The New Testament has no mention of Joseph's death, but he is never mentioned after Jesus's childhood, and Mary is always presented as by herself, often dressed as a widow, in other texts and art covering the period of the ministry and passion of Jesus. By contrast, the apocryphal History of Joseph the Carpenter, from the 5th or 6th century, has a long account of Joseph's peaceful death, at a very advanced age, in the presence of Jesus, Mary and angels.

Since the Scriptures are silent about St. Joseph’s later years, we can conclude that he was no longer living by the time Jesus began his public ministry. It would be expected, for instance, that if Joseph were alive, he would have appeared at Christ’s side (as Mary did) at the crucifixion (Jn. 19:26-27). According to various traditions, Joseph died when Jesus was an adolescent, perhaps in 18 or 19 AD.

Catholic scholars tend to agree that St. Joseph had died prior to Christ's ministry.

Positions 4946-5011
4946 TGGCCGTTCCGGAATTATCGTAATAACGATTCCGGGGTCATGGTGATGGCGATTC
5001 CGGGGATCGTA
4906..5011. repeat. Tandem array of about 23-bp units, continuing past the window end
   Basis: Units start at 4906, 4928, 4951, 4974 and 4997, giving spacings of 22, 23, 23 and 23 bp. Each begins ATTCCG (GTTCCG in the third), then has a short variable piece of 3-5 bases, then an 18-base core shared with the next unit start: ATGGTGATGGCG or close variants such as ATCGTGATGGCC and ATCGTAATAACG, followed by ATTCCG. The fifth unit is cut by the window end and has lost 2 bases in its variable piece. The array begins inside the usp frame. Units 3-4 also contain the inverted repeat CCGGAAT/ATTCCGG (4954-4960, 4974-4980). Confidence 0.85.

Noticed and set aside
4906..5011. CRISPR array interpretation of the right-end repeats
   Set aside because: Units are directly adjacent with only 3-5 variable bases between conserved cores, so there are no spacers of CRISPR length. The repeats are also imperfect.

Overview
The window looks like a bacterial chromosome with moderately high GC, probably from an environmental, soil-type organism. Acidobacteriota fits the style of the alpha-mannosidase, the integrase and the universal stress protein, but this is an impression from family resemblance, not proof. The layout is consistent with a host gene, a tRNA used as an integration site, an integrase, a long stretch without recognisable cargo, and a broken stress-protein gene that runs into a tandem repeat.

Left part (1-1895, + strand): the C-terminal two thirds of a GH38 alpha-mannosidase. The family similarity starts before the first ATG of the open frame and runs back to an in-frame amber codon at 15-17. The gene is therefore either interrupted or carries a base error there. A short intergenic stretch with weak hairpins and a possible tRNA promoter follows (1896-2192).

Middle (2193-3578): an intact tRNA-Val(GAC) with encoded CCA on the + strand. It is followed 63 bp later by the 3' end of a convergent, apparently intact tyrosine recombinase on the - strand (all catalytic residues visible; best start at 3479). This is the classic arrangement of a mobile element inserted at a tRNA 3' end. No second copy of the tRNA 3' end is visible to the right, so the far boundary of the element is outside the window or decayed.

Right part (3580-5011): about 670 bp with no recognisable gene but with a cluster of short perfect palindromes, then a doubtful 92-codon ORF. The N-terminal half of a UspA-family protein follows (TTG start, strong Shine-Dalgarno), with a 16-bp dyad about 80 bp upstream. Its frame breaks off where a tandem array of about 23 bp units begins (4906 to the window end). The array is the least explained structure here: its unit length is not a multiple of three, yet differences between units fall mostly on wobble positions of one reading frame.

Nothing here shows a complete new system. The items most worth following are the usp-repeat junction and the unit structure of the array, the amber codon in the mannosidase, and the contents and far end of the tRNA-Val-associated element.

The only noteworthy incident recorded by the Gospel is the loss of, and anxious quest for, Jesus, then twelve years old, when He had strayed during the yearly pilgrimage to the Holy City (Luke, ii, 42-51). This is the last we hear of St. Joseph in the sacred writings, and we may well suppose that Jesus’s foster-father died before the beginning of the Savior’s public life. In several circumstances, indeed, the Gospels speak of the latter’s mother and brothers (Matt., xii, 46; Mark, iii, 31; Luke, viii, 19; John, vii, 3), but never do they speak of His father in connection with the rest of the family; they tell us only that Our Lord, during His public life was referred to as the son of Joseph (John, i, 45; vi, 42; Luke, iv, 22) the carpenter (Matt., xiii, 55). Would Jesus, moreover, when about to die on the Cross, have entrusted His mother to John’s care, had St. Joseph been still alive? According to the apocryphal “Story of Joseph the Carpenter”, the holy man had reached his hundred and eleventh year when he died, on July 20 (A.D. 18 or 19). St. Epiphanius gives him ninety years of age at the time of his demise; and if we are to believe the Venerable Bede, he was buried in the Valley of Josaphat. In truth we do not know when St. Joseph died; it is most unlikely that he attained the ripe old age spoken of by the “Story of Joseph” and St. Epiphanius. The probability is that he died and was buried at Nazareth.